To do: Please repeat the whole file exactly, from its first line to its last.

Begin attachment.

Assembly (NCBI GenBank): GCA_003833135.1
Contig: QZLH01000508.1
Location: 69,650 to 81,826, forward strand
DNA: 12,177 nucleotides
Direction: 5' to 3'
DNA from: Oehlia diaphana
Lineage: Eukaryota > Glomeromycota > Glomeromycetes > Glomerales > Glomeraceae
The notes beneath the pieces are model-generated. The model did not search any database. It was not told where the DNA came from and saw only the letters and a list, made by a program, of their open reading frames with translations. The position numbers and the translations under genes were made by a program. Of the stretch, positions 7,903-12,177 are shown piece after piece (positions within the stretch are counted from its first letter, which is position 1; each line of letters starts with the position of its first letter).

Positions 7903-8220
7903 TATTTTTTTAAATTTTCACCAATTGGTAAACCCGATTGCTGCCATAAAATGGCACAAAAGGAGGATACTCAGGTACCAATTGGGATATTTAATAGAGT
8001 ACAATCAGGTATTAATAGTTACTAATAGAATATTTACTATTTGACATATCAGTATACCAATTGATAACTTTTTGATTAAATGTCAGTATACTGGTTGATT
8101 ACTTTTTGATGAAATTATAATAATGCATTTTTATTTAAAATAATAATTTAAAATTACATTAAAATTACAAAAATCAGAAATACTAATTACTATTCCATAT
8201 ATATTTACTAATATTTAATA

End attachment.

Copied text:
Assembly (NCBI GenBank): GCA_003833135.1
Contig: QZLH01000508.1
Location: 69,650 to 81,826, forward strand
DNA: 12,177 nucleotides
Direction: 5' to 3'
DNA from: Oehlia diaphana
Lineage: Eukaryota > Glomeromycota > Glomeromycetes > Glomerales > Glomeraceae
The notes beneath the pieces are model-generated. The model did not search any database. It was not told where the DNA came from and saw only the letters and a list, made by a program, of their open reading frames with translations. The position numbers and the translations under genes were made by a program. Of the stretch, positions 7,903-12,177 are shown piece after piece (positions within the stretch are counted from its first letter, which is position 1; each line of letters starts with the position of its first letter).

Positions 7903-8220
7903 TATTTTTTTAAATTTTCACCAATTGGTAAACCCGATTGCTGCCATAAAATGGCACAAAAGGAGGATACTCAGGTACCAATTGGGATATTTAATAGAGT
8001 ACAATCAGGTATTAATAGTTACTAATAGAATATTTACTATTTGACATATCAGTATACCAATTGATAACTTTTTGATTAAATGTCAGTATACTGGTTGATT
8101 ACTTTTTGATGAAATTATAATAATGCATTTTTATTTAAAATAATAATTTAAAATTACATTAAAATTACAAAAATCAGAAATACTAATTACTATTCCATAT
8201 ATATTTACTAATATTTAATA